c. Image Formation Process (Printing Process)

This is a process which is carried out following the completion of predetermined image formation pre-rotation process, and in which a toner image is formed on the rotational photosensitive drum; the toner image on the peripheral surface of the rotational photosensitive drum is transferred onto a transfer medium; the toner image on the transfer medium is fixed by the fixing apparatus; and the transfer medium onto which the toner image has been fixed is discharged as a print from the apparatus main assembly.

In a continuous image formation mode (continuous printing, consecutive printing), the above described image formation process is repeated a number of times equal to a preset number (n) of prints.

d. Sheet Interval Process

This is a process carried out during a sheet interval, that is, an interval from the moment the trailing end of the preceding recording medium leaves the transfer station to the moment the leading end of the following transfer medium reaches the transfer station, that is, a period during which no transfer medium passes through the transfer station (period which corresponds to the range of the peripheral surface of the photosensitive drum where no image is formed).

e. Post-rotation Process

This is a process which is carried out following the completion of the image formation on the last transfer medium, and in which the driving of the main motor is continued for a while to rotationally drive the photosensitive drum, and predetermined post-image formation operations are carried out.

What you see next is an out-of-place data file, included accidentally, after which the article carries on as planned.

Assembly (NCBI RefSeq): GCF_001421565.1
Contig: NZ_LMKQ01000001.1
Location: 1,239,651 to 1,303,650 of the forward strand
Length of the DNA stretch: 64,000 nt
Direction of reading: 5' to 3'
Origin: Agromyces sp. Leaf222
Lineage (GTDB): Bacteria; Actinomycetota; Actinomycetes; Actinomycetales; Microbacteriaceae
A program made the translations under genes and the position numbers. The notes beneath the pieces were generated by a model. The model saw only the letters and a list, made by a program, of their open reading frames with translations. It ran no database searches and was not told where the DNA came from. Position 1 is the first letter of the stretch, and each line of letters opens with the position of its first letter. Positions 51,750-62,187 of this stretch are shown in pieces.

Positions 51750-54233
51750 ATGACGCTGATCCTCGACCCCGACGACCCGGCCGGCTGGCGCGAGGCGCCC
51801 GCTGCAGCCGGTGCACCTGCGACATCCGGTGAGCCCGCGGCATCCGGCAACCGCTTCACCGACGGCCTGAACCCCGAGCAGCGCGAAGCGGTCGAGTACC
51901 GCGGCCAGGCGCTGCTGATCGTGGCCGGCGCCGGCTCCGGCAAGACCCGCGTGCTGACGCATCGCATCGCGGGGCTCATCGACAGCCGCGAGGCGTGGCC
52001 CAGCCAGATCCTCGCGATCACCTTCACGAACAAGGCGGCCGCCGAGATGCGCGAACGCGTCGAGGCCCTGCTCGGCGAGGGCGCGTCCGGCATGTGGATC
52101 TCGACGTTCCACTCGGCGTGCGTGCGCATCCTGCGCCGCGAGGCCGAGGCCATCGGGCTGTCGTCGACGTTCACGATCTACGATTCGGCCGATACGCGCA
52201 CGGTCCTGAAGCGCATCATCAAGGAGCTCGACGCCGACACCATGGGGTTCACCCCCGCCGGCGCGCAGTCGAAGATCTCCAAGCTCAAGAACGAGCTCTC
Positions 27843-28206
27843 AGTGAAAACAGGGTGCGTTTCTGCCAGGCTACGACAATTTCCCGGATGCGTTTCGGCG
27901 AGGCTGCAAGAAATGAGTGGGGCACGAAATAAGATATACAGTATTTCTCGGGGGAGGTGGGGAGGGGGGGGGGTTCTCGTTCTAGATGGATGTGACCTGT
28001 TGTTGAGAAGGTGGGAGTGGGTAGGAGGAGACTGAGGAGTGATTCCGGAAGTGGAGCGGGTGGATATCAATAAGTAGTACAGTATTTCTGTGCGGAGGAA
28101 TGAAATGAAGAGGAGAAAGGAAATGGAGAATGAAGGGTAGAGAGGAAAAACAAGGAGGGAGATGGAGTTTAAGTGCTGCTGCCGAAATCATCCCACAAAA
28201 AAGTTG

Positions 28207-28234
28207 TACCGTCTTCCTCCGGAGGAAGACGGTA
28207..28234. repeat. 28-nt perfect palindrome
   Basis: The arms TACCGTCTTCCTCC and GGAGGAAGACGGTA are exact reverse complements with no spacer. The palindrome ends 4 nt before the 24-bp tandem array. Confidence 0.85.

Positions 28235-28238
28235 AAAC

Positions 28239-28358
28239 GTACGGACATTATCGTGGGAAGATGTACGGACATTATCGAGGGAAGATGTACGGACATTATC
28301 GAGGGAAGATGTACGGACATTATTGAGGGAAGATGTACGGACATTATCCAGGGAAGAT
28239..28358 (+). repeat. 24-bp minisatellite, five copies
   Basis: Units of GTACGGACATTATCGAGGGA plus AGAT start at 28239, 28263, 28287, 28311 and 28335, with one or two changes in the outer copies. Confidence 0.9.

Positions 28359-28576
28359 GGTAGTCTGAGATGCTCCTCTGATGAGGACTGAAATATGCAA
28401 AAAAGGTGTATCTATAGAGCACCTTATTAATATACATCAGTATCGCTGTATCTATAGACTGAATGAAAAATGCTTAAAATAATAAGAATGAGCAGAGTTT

f. Standby Process

This is a process which follows the completion of the predetermined post-rotation process, and in which the driving of the main motor is stopped to stop the rotational driving of the photosensitive drum, and the printer is kept an standby until the next image formation start signal Is inputted.

When only a single print is made, the printer is entered into the standby state after being put through the post-rotation process.

As an image formation start signal is inputted when the printer is on standby, the printer begins the pre-rotation process.

(3) Charging Apparatus 2

The charging apparatus 2 in this embodiment is an injection type charging apparatus and employs a sponge roller as a contact type charging member. The sponge charge roller 2-A-a as a contact type charging member is an electrically conductive roller having a hardness of 30 degrees and an average foam diameter of 50 μm. It is covered with electrically conductive particles Z around its peripheral surface, and is kept pressed upon the photosensitive drum 1 with the application of a predetermined pressure. It is rotationally driven in the direction indicated by an arrow mark s by an unshown driving system, so that the direction of the movement of its peripheral surface in the charge nip, that is, the interface between the sponge charge roller and photosensitive drum 1, becomes opposite to that of the photosensitive drum 1. The peripheral velocity of the sponge charge roller 2-A-a during an image forming operation is 1.5 times that of the photosensitive drum 1; in other words, in terms of relative peripheral velocity, there is a peripheral velocity difference of 25% between the sponge charge roller 2-A-a and photosensitive drum 1. Further, a predetermined charge bias voltage is applied to the sponge charge roller 2-A-a from an electrical power source S1.